New generation antibiotics: pros and cons
Antibiotics are substances of biological or semi-synthetic origin. They are used in medical practice to combat pathogenic microbes and viruses. Before the appearance of these medications, the status of incurable diseases was in typhoid fever, dysentery, pneumonia, and tuberculosis. Today, the treatment of infectious diseases is possible with the use of 1-6 generation of antibiotics.
At this time, the pharmaceutical industry produces more than 2000 varieties of drugs of this type. Doctors described the action of about 600 positions, and in medical practice, about 120-160 drugs are used.
Important! For any illness, it is recommended to take antibiotics after consulting a doctor. Otherwise, antibiotic resistance may develop (a decrease in the sensitivity of pathogenic microorganisms to antibacterial agents).
Classification of antibiotics
All antibacterial agents can be divided into 5 categories according to their characteristics and range of applications. Let’s consider this classification in more detail:
Mechanism of action:
Bactericidal – the active substances of the preparations completely destroy bacteria and viruses. After taking such strong drugs, all the pathogenic microflora in the human body dies.
Bacteriostatic – inhibit the growth or spread of viruses. Thus, the cells remain “alive” without forming pathogenic flora.
Spectrum of action
There are antibacterial agents:
A wide range of effects – they are prescribed for diseases of an infectious nature with an unexplained cause of malaise. These are bactericidal medicines, since they destroy all pathogenic flora.
Narrow range of action – destroy gram-positive bacteria (enterococci, listeria). After taking them, gram-negative pathogens of infectious diseases also die: Escherichia coli, Salmonella, Proteus, etc. This group also includes anti-tuberculosis, antineoplastic, antifungal agents.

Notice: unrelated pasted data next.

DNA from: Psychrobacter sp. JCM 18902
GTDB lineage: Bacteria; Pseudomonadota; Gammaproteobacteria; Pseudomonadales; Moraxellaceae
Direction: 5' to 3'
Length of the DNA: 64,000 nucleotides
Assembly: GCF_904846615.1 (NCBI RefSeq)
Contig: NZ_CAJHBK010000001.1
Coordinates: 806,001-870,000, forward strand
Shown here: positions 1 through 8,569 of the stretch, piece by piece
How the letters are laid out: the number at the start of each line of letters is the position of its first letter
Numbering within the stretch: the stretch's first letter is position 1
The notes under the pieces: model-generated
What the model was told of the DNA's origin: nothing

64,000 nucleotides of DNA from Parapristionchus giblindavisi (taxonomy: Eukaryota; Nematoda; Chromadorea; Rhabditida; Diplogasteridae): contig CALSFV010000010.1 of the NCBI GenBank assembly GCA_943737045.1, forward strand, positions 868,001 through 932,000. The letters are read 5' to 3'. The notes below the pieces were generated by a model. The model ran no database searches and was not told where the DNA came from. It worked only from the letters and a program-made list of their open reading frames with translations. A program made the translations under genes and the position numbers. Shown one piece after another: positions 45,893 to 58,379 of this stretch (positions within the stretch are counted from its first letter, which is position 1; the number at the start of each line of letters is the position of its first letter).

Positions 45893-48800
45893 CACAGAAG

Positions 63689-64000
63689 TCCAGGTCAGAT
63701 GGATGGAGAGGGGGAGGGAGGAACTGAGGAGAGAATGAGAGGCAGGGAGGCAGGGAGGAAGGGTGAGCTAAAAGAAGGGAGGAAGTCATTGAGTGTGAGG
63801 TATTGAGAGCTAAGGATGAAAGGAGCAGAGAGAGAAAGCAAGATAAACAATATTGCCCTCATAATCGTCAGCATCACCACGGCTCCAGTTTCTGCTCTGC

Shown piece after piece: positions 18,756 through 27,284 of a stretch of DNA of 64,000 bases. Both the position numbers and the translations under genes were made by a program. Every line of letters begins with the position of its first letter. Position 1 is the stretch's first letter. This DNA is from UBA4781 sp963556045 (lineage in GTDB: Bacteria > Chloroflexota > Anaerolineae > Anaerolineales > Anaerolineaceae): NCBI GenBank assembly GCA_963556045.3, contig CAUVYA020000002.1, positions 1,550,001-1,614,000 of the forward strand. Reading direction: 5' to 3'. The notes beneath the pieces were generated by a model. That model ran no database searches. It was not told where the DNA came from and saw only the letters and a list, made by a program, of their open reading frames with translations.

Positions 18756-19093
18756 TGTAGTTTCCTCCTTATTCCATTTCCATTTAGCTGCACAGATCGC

Antibacterial drugs are divided into 6 groups:
Penicillins are the first antimicrobial drugs obtained back in 1928 from a biological substance (Penicillium fungi). Long remained the most popular drug for the treatment of infectious diseases.
Cephalosporins – belong to the group of the most powerful antimicrobial agents with a wide range of applications. They completely destroy the pathogenic flora, are well tolerated by humans.
Macrolides are the name of a group of narrow range antimicrobial agents. They do not destroy the diseased cell, but only stop its growth. This category includes such drugs: erythromycin, spiramycin, azithromycin.
Tetracyclines are good drugs for the treatment of infectious diseases of the respiratory as well as urinary tract.
Fluoroquinolones are antimicrobial agents with a wide range of effects. They completely destroy pathogenic microorganisms. On sale you can find 1-2 generation medicines. Usually doctors attribute them to fight Pseudomonas aeruginosa.
Aminoglycosides are antimicrobial drugs with a wide range of applications. Popular drugs in this group – streptomycin (therapy for tuberculosis, plague) and gentamicin – are used as ointment, eye drops, injections for ophthalmic infections.
Generations of drugs. There are already six generations of advanced antimicrobial drugs. For example, penicillin was the first natural remedy, while the third or sixth generation is already an improved version that includes the strongest inhibitors. The dependence is direct: the newer the generation, the more effective the effect of drugs on the pathogenic microflora.
By the method of reception. Oral – taken by mouth. These are various syrups, tablets, dissolving capsules, suspensions. Parenteral – administered intravenously or intramuscularly. They are more effective than oral medications. Rectal preparations are injected into the rectum.
Important! Taking antibiotics is allowed only after consulting a doctor, otherwise antibiotic resistance will develop.